Volume 3 Supplement 1

ESICM LIVES 2015

Open Access

Circadian rhythm disruption exists in icu patients

  • K Kiss1,
  • I Földesi2,
  • B Köves3,
  • V Csernus4 and
  • Z Molnár5
Intensive Care Medicine Experimental20153(Suppl 1):A428

https://doi.org/10.1186/2197-425X-3-S1-A428

Published: 1 October 2015

Introduction

Circadian rhythms, which are generated by autonomous clock genes called peripheral oscillators, has a pivotal role in harmonising the function of organs and cells of the human body, while disruption of these rhythms (i.e.chronodisruption) is accompanied with a wide spectrum of health disorders. Circadian rhythms in healthy subjects are orchestrated by the dark-time elevation of melatonin (MEL) levels peaking at dawn [1].

Objectives

The aim of our prospective clinical study was to investigate whether ICU patients have intact circadian rhythm, or they suffer from choronodisruption; and to determine the correlation between MEL and illuminance levels.

Methods

Mechanically ventilated patients over 18 years, without brain injury (hypoxic, hemorrhage and/or infection) were enrolled into the study in January 2015. Illuminance was measured over the patients' bed by a lux meter and serum MEL levels were determined from blood samples taken from arterial catheters. Measurements took place after admission starting with the closest time point of the regular sampling period of 01:00, 07:00, 13:00 and 19:00 hours with a precision of ± 10 min. for 4 days. Blood samples were kept in total darkness until clotting at room temperature to avoid light induced MEL degradation. The samples were centrifuged for 8 min. at 3000 rpm, then serum samples were placed into -80 °C in 500 µl test tubes dedicated for photosensitive material. For MEL measurement US-CEA908GE ELISA kit was used.

Results

15 patients were enrolled on a 16 bed multidisciplinary ICU, with age of 63 ± 9 years. Male/female ratio was 9/6. 240 blood samples of 16 patients were analysed for MEL. MEL and illuminance levels are summarised in Table 1. Although illuminance was the lowest at 01:00, but levels were still a lot higher than under physiological circumstances ( < 8 lux) [2]. Furthermore, at 01:00 a MEL peak should occur [1], which was also missing in these patients (Table 1). A repeated correlation analysis between MEL serum concentration and illuminance levels showed a weak within-subject correlation (r=-0.097, P = 0.152), and a stronger, but still non-significant between-subject correlation (r = 0.438, P = 0.103).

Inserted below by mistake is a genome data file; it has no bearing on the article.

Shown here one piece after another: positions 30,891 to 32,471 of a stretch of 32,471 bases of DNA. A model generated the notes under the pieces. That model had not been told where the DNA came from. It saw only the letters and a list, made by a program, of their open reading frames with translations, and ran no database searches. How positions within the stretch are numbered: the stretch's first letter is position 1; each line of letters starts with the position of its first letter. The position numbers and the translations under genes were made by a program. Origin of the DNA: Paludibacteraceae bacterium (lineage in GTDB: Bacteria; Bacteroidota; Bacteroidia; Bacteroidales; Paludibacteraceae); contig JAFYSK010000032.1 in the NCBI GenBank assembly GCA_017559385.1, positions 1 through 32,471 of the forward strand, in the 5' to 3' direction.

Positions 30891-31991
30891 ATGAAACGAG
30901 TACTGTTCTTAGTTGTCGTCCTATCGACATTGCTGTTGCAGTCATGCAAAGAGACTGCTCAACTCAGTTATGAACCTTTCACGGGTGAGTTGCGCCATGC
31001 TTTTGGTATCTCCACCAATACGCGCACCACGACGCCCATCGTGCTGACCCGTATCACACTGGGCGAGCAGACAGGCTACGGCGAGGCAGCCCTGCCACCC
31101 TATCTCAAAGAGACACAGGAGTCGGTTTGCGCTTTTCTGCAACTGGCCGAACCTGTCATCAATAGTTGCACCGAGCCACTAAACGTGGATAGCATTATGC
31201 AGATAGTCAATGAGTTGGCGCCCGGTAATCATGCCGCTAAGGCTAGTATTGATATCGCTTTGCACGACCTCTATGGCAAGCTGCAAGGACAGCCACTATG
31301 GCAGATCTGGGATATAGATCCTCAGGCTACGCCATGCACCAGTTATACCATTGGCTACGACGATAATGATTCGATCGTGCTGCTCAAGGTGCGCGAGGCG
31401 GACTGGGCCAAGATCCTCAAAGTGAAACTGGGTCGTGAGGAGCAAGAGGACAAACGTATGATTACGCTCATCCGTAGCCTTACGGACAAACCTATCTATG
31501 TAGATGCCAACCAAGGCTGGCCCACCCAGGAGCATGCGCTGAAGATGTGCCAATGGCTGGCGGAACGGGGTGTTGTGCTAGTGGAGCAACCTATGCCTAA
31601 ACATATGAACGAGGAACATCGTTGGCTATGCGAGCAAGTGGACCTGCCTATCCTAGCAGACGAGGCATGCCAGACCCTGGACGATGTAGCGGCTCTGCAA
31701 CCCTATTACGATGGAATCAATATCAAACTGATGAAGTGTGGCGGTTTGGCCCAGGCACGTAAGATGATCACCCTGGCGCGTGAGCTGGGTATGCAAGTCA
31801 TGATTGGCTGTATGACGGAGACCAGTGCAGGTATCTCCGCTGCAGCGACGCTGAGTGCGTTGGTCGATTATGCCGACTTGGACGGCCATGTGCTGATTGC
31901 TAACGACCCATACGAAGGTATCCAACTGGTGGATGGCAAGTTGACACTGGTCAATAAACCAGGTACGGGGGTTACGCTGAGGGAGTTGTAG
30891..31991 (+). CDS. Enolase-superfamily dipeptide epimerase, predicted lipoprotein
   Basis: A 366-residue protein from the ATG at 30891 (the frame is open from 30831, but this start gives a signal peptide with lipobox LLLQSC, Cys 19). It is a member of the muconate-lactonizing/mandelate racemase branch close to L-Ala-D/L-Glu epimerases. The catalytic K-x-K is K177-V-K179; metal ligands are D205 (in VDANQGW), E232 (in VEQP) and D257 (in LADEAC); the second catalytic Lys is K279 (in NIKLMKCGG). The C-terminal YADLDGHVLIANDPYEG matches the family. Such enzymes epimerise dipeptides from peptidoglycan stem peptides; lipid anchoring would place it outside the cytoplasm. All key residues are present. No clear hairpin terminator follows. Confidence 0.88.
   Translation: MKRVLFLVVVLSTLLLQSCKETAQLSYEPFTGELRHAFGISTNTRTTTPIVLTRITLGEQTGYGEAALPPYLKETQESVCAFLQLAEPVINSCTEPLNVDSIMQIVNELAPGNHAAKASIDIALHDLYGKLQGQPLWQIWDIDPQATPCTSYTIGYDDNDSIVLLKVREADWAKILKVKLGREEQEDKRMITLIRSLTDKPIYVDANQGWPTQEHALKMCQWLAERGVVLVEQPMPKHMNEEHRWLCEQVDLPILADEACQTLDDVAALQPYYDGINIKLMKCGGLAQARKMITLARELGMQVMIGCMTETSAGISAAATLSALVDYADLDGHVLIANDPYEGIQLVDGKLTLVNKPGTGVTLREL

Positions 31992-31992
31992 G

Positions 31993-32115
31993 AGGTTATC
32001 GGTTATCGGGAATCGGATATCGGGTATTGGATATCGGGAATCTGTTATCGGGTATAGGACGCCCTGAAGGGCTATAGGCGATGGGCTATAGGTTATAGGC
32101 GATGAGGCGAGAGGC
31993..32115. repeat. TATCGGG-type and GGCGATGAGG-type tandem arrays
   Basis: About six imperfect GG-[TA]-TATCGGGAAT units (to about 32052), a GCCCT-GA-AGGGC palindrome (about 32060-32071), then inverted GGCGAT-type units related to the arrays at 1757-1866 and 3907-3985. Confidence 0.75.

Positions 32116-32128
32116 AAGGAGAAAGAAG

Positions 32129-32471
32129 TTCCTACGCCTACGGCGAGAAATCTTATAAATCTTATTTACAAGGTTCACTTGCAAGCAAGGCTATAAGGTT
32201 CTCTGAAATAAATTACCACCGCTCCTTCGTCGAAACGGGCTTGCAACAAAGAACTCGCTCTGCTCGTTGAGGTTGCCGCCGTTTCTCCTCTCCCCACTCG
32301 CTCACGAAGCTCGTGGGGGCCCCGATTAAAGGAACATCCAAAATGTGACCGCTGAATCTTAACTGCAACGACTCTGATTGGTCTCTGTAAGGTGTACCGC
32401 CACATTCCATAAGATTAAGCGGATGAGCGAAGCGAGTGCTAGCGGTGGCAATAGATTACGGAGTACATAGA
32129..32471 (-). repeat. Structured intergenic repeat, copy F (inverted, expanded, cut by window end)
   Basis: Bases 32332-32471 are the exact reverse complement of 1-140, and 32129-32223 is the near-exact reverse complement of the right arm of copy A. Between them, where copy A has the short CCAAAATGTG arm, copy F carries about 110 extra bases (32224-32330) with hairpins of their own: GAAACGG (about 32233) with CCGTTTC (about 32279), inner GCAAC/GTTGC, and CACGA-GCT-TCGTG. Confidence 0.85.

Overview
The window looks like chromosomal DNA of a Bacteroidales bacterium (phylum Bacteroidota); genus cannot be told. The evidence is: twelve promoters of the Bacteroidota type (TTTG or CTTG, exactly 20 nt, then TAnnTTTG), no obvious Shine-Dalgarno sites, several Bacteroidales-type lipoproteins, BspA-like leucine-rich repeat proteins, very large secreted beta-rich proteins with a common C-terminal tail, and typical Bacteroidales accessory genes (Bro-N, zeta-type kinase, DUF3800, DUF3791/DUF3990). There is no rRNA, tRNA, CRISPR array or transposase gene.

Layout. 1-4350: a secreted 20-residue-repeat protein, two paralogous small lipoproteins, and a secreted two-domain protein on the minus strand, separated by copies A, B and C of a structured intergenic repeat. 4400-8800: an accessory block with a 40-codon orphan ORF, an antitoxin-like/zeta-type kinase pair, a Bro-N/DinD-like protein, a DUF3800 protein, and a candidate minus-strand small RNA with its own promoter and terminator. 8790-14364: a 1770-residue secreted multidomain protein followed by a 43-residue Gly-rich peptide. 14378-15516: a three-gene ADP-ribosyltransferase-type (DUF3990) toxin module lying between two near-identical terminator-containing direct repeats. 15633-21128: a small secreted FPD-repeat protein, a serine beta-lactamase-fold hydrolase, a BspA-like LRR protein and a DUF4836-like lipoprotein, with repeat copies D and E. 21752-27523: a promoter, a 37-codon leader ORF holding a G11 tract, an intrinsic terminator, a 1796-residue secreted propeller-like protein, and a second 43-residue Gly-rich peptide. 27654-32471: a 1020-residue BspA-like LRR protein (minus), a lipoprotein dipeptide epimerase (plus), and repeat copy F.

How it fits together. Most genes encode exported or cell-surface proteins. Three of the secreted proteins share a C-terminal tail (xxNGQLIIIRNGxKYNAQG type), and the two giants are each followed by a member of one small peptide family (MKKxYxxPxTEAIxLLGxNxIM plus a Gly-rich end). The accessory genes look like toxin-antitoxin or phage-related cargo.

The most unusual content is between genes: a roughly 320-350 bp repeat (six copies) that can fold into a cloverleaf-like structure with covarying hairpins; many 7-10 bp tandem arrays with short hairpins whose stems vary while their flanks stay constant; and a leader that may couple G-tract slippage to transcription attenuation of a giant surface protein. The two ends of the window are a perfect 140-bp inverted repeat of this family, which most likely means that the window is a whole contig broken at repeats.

Conclusions

Our results indicate that circadian rhythm is disrupted in ICU patients, as indicated by a) the missing MEL peak during the night; b) by the poor correlation between illumination and MEL levels. Future trials are hence warranted to test whether providing physiological light/dark conditions could resynchronise circadian rhythm and if it has any effect on patient outcomes.

Grant Acknowledgment

ELISA kits were provided by ACHROS Corp.

Authors’ Affiliations

(1)
University of Szeged
(2)
Central Clinical Laboratory, University of Szeged
(3)
Jahn Ferenc Hospital
(4)
Dept. of Anatomy, University of Pécs
(5)
Dept. of Anaesthesiology and Intensive Therapy, University of Szeged

References

  1. Hardeland R, Cardinali DP, Srinivasan V, Warren Spence D, Brown GM: Pandi-Perumal SR. Progress in Neurobiology. 2011, 93 (3): 350-384. 10.1016/j.pneurobio.2010.12.004.PubMedView ArticleGoogle Scholar
  2. Gabel V, Maire M, Chellappa CF, Reichert SL, Schmidt C, Hommes V, et al: Chronobiol Int. 2013, 30 (8): 988-997. 10.3109/07420528.2013.793196.PubMedView ArticleGoogle Scholar

Copyright

© Kiss et al.; 2015

This article is published under license to BioMed Central Ltd. This is an Open Access article distributed under the terms of the Creative Commons Attribution License (http://creativecommons.org/licenses/by/4.0), which permits unrestricted use, distribution, and reproduction in any medium, provided the original work is properly cited.